A research team at the School of Engineering of Stanford has developed a superfast nanoscale light emitting diode (LED), which consumes very minimal power when compared to laser-based devices and is capable of transmitting data at a speed of 10 billion b/s paving the way to offer low power, ultrafast light sources for transmitting on-chip computer data.
The research team comprising Jelena Vuckovic and Gary Shambat has reported about their device in the Nature Communications journal. Earlier this year, Vuckovic had developed a highly efficient, ultrafast nanoscale laser but it can function only at temperatures lower than 150° K, which makes it unsuitable for commercial applications.
The nanophotonic, single-mode LED functions at room temperature, which marks a major milestone in the development of future-generation computer processors. The single-mode LED is a unique diode that releases a single wavelength of light like a laser. The research team’s technology is based on nanophotonics. The team has introduced tiny isles of indium arsenide in the core of its device and the material generates light during the passage of electricity.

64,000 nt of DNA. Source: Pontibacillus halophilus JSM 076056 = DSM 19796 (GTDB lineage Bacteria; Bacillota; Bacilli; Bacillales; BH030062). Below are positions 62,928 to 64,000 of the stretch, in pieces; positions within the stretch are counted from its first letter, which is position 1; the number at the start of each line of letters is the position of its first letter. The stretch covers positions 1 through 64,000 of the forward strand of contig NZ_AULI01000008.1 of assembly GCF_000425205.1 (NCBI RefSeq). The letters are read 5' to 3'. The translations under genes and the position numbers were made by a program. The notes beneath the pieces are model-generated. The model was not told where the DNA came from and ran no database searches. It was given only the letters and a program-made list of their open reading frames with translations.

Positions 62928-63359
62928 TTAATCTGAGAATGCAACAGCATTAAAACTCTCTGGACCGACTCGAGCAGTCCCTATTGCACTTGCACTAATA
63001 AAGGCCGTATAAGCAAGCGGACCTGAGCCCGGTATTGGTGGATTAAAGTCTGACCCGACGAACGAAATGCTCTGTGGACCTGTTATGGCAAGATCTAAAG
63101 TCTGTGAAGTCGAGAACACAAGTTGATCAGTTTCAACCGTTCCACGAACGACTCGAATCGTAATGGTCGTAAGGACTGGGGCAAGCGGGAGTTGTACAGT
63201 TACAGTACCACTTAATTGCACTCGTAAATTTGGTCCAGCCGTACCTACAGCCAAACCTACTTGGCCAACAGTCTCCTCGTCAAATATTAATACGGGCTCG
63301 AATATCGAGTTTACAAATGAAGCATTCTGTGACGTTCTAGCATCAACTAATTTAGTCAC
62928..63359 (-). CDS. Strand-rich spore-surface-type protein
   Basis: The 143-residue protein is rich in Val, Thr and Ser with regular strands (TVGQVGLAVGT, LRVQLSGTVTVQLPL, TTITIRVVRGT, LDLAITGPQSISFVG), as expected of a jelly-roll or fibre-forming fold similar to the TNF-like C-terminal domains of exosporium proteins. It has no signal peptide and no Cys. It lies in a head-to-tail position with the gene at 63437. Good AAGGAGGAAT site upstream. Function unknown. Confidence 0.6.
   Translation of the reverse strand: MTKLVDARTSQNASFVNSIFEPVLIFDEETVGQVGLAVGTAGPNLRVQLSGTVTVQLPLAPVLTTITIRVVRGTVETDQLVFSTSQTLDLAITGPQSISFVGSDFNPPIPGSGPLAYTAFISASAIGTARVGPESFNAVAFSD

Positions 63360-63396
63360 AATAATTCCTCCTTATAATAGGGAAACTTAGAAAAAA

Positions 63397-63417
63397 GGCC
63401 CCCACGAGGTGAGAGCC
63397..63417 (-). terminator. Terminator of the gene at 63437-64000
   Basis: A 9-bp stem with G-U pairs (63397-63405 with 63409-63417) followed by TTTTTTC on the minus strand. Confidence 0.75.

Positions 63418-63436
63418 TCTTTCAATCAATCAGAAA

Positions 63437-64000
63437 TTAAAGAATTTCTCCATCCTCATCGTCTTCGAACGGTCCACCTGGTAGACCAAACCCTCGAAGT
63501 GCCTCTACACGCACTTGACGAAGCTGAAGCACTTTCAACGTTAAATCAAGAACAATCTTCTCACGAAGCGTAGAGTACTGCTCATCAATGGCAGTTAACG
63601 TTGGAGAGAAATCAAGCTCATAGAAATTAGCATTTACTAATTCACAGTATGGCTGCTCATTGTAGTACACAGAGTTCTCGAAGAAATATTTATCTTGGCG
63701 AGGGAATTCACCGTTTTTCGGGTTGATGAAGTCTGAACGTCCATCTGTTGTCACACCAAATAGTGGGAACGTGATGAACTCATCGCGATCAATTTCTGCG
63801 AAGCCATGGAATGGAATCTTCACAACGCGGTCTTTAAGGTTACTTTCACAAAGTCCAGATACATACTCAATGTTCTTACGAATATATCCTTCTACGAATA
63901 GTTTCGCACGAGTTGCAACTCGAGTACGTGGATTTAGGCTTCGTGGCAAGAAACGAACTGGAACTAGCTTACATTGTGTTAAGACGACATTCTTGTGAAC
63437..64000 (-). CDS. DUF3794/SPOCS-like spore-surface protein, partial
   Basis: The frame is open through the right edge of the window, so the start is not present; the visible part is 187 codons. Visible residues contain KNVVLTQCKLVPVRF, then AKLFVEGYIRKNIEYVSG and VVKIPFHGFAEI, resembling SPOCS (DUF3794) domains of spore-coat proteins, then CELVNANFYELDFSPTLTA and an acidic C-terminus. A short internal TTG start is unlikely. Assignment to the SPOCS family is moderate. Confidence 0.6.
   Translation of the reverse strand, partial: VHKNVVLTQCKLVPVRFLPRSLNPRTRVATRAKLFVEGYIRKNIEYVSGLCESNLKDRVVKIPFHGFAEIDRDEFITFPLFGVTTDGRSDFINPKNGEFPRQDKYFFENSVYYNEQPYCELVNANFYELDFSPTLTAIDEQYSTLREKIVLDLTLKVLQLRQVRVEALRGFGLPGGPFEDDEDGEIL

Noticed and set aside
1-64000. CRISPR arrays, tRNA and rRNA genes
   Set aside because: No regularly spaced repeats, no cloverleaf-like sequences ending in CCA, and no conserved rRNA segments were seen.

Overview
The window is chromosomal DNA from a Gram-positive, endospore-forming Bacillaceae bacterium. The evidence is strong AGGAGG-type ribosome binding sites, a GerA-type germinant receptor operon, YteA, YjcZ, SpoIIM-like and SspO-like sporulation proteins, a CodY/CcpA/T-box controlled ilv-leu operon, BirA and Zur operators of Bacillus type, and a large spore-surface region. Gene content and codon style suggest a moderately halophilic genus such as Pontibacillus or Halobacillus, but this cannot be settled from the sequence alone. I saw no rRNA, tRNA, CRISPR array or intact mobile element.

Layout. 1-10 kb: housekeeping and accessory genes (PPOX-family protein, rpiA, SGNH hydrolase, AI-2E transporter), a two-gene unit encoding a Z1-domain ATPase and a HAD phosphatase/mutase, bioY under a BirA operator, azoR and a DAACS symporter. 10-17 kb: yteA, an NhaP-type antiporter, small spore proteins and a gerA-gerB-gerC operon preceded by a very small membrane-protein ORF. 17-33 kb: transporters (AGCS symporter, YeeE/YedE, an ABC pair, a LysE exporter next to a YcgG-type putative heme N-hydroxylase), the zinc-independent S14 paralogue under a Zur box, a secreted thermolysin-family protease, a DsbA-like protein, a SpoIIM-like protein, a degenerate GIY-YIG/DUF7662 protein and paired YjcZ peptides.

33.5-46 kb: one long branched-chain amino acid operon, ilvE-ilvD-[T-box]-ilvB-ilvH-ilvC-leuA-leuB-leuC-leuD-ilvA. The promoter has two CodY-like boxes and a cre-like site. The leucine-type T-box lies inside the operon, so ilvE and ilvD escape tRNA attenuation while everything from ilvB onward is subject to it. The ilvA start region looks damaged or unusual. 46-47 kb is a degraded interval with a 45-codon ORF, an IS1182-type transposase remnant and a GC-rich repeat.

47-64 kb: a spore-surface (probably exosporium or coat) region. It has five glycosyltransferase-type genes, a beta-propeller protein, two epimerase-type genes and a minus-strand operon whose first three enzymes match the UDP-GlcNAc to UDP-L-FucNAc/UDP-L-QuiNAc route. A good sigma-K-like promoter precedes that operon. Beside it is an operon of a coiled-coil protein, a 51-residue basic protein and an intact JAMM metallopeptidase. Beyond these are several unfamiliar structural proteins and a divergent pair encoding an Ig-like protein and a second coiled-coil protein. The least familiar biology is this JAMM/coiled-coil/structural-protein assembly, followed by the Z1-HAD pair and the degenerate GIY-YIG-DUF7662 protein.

The indium arsenide isles are bounded by photonic crystal, which is an arrangement of small holes etched on a semiconductor. The photonic crystal acts like a mirror and reflects the light towards the device’s center, trapping it within the LED and causing light resonance at a single frequency.
Current systems have a laser as well as an exterior modulator and both these devices need electricity. The nanoscale LED integrates light generation and modulation functions in a single device so that it consumes very low power. Vuckovic stated that the innovative LED’s energy efficiency is 2,000 to 4,000 folds better than that of current devices.